You are expected to be active participants in class. This means more than just making sure your opinion is heard during each of the discussions. It means actively listening to your classmates, your TA, and me. It is especially important to listen closely and to try to understand those who oppose your views. As an active participant, it is also your responsibility to help others to participate in discussions, and to do your best to help all people feel comfortable in the classroom. An integral part of preparing for a discussion or other activity in class is to do the assigned reading and associated writing assignments.
Grading and Attendance policy:
Your grade will consist of three formal writing assignments, rewrites of two of them, writing in the form of WarmUps (responses to reading), two oral assignments, in-class participation and event participation, equally weighted. This means that each of those will be 10% of your grade.
Because a significant portion of what we do in class cannot be duplicated with outside assignments, attendance is going to be critical, and being late will count against you as well. You get one free, excused absence. I don't even need to know the reason! After that, missed classes will drop your final grade by 2%; two late arrivals count as an absence.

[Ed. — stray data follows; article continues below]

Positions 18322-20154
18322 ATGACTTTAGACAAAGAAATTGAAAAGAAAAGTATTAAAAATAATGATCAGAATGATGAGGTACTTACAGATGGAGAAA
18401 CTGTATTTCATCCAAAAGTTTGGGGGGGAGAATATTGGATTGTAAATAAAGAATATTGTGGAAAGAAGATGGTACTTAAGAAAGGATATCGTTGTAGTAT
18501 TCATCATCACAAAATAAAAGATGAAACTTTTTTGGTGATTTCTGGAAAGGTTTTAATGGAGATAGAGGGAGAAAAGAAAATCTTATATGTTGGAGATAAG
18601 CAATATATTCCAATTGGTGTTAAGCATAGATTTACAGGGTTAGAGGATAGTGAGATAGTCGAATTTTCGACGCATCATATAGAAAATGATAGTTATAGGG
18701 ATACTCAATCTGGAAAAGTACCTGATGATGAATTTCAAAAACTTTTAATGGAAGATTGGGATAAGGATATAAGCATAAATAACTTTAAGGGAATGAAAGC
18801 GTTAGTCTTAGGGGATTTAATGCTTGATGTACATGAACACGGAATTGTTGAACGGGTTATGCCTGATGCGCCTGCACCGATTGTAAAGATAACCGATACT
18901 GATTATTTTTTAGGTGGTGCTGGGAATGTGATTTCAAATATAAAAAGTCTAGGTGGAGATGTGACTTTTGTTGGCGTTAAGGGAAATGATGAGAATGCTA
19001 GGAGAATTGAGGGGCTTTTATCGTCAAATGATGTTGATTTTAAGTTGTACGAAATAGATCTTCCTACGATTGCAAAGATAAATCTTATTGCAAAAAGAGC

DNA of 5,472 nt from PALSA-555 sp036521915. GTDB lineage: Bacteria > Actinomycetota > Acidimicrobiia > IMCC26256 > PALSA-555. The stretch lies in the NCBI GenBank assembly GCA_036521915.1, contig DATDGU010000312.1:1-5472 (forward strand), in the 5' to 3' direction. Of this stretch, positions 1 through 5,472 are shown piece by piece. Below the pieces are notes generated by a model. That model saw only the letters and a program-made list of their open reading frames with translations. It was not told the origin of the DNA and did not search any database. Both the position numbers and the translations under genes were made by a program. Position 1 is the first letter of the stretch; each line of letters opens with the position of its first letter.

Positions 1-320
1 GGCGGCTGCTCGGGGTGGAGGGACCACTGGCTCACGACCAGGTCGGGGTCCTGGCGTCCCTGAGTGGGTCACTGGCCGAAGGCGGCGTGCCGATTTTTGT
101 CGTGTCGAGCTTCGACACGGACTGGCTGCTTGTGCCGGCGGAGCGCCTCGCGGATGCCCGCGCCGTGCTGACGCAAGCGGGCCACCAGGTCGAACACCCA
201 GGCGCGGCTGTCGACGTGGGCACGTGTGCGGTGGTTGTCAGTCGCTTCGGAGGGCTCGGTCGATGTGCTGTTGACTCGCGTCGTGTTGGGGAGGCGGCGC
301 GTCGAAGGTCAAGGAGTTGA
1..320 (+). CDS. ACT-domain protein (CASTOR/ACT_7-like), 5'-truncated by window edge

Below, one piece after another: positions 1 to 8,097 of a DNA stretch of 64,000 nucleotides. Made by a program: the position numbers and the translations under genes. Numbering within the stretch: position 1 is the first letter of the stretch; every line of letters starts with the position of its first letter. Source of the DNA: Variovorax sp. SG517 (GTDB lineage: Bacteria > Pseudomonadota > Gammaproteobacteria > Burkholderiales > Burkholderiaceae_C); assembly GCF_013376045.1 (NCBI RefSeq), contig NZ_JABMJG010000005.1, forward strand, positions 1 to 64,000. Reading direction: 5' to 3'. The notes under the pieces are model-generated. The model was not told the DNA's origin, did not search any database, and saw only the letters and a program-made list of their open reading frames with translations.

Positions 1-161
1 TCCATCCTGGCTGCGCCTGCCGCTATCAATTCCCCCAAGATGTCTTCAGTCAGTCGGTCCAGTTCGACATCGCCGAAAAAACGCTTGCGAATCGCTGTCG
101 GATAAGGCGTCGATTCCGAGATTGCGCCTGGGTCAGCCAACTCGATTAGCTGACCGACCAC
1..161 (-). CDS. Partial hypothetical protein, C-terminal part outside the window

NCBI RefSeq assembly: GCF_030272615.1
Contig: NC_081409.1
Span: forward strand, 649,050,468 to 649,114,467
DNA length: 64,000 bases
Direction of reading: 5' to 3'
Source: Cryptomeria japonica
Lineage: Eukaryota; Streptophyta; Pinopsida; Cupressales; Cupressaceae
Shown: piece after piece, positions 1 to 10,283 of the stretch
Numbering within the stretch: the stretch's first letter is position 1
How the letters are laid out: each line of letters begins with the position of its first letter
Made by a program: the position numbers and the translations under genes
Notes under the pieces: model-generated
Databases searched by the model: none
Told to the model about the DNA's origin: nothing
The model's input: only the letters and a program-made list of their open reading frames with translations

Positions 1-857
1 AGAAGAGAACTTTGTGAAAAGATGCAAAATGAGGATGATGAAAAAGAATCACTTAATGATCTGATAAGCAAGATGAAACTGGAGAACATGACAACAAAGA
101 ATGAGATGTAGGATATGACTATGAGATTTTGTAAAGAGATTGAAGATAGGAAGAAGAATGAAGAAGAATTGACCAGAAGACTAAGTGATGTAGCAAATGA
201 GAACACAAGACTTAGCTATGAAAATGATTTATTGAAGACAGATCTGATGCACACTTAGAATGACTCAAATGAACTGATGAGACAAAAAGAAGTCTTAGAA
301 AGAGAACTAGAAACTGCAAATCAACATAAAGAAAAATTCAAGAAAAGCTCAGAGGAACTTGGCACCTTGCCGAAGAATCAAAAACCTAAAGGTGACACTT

Stay on track and get your work done on time. Turning papers in late will affect your grade. Absence from class on the day an assignment is due does not exempt you from late penalties. Your grade on an assignment will drop 1/3 of a grade for each day that it is late (for example, a B+ paper will drop to a B).
All essays must be typed. Use an easily readable font in 10 point or 12 point (Times, Times New Roman, Palatino, and Century Schoolbook are some good choices) and make your margins no larger than 1½ inches. Double-space your essays, including indented quotes. Include your name, the class number, my name, and the date at the top of the first page; each additional page should include your last name and the page number. Every assignment should also have a title, but do not use a separate title page (save a tree). All documentation should follow MLA format (we will cover this during the term). For instructions and an example of a paper in MLA style, see of Diana Hacker's Rules for Writers.
A learning community such as Hiram College depends on academic honesty; learning and growth, trust and meaningful intellectual interaction cannot survive without it. Plagiarism is the most common form of dishonesty and is considered a serious violation of the integrity of the academic community. Plagiarism is the use of the words or ideas—even if put into your own words—of another without appropriate acknowledgement. Punishment for plagiarism can include an F for the assignment, an F for the course, or suspension from the college. Don't be tempted! If you're EVER unsure whether you have documented sources correctly, ask!